• Class 4 felony if the escape occurred after being charged with but not convicted of a felony.
  • Class 3 misdemeanor if the escape occurred after a conviction of a misdemeanor or petty offense.
  • Class 3 misdemeanor if the escape occurred after someone was committed to the division of youth corrections and is over 18 years old.
  • Class 1 petty offense if the escape occurred after being charged with but not convicted of a misdemeanor or petty offense violation.”

A Better Definition of Escape

As you can see, the statute doesn't even cover definitions of what “escaping” really is. A better definition can be found in case law Gallegos v. People 159 Colo. 379 411 P.2d 956 (1966):

Escape is defined as the “voluntary departure from lawful custody by a prisoner with the intent to evade the due course of justice.”

Examples of Escape and Aiding Escape Charges

Image Credit: Pixabay – PublicDomainPictures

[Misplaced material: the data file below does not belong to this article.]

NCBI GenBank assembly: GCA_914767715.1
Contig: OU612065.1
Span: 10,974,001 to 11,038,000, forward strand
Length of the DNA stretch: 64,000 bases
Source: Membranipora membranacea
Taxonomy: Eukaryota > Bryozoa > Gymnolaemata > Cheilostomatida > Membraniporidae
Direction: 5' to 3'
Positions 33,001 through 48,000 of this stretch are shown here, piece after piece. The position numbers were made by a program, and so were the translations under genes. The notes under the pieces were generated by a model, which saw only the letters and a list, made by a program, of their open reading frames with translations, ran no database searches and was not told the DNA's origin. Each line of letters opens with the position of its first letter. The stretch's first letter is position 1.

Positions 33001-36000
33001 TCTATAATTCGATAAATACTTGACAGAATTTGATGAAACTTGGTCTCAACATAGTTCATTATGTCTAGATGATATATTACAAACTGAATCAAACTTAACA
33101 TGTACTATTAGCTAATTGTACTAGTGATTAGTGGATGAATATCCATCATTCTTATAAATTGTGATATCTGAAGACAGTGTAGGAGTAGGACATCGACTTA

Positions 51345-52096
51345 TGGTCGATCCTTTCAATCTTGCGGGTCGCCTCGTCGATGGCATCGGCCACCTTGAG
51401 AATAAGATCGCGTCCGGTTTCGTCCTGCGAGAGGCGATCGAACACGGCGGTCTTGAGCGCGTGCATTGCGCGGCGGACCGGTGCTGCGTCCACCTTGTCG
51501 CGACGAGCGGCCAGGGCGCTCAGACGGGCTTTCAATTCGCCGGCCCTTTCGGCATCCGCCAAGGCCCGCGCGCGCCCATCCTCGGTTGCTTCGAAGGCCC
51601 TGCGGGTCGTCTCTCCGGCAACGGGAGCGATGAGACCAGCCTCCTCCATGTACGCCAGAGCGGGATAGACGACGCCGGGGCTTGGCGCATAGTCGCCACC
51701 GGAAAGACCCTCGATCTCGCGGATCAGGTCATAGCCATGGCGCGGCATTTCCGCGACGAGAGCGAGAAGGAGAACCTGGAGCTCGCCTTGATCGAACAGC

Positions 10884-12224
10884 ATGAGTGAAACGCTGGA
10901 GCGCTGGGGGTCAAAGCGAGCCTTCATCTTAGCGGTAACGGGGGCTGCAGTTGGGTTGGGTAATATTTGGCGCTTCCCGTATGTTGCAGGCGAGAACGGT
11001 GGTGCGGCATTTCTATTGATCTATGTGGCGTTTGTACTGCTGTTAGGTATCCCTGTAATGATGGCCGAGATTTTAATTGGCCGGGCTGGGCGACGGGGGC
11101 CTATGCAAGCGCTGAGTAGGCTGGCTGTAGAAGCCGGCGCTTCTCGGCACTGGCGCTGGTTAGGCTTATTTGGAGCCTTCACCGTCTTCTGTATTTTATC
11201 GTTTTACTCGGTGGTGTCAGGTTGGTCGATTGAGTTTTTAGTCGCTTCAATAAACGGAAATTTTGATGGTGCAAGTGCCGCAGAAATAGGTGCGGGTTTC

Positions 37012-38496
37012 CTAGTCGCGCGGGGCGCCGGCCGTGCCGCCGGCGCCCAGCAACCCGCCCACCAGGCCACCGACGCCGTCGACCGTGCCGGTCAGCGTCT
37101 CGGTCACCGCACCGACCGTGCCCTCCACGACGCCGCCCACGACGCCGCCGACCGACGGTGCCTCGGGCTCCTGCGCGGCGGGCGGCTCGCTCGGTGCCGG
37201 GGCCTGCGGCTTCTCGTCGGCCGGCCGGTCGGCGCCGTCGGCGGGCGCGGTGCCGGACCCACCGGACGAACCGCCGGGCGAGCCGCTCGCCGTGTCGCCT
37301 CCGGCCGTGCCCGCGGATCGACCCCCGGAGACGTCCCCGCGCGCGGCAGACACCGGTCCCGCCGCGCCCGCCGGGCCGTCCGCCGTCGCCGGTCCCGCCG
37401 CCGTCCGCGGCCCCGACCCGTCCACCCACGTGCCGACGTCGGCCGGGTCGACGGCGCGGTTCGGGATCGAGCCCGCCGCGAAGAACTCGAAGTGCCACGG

Laughable Arrest

Ryan and his friends love to party. Regularly, he and his friends meet, listening to loud music and drinking in parks and other public areas. One day, they meet at a park in Highlands Ranch. They blast loud music from their speakers, and begin playing volleyball. Other people at the park are offended by the noise they are making, and one of them calls the police. An officer shows up and approaches the group, warning them to turn off their music because they are making “unreasonable noise.” Ryan laughs it off, saying he has every right to be at the park playing his music. The officer is annoyed by his response, and angrily tells him he is under arrest. Ryan panics, and takes off running, hoping to escape custody. The officer finds him at his home later, and Ryan now faces Disorderly Conduct, Resisting Arrest, and Escape charges in Douglas County.

Image Credit: Pixabay – rhonda_jenkins

Work Release Mix-up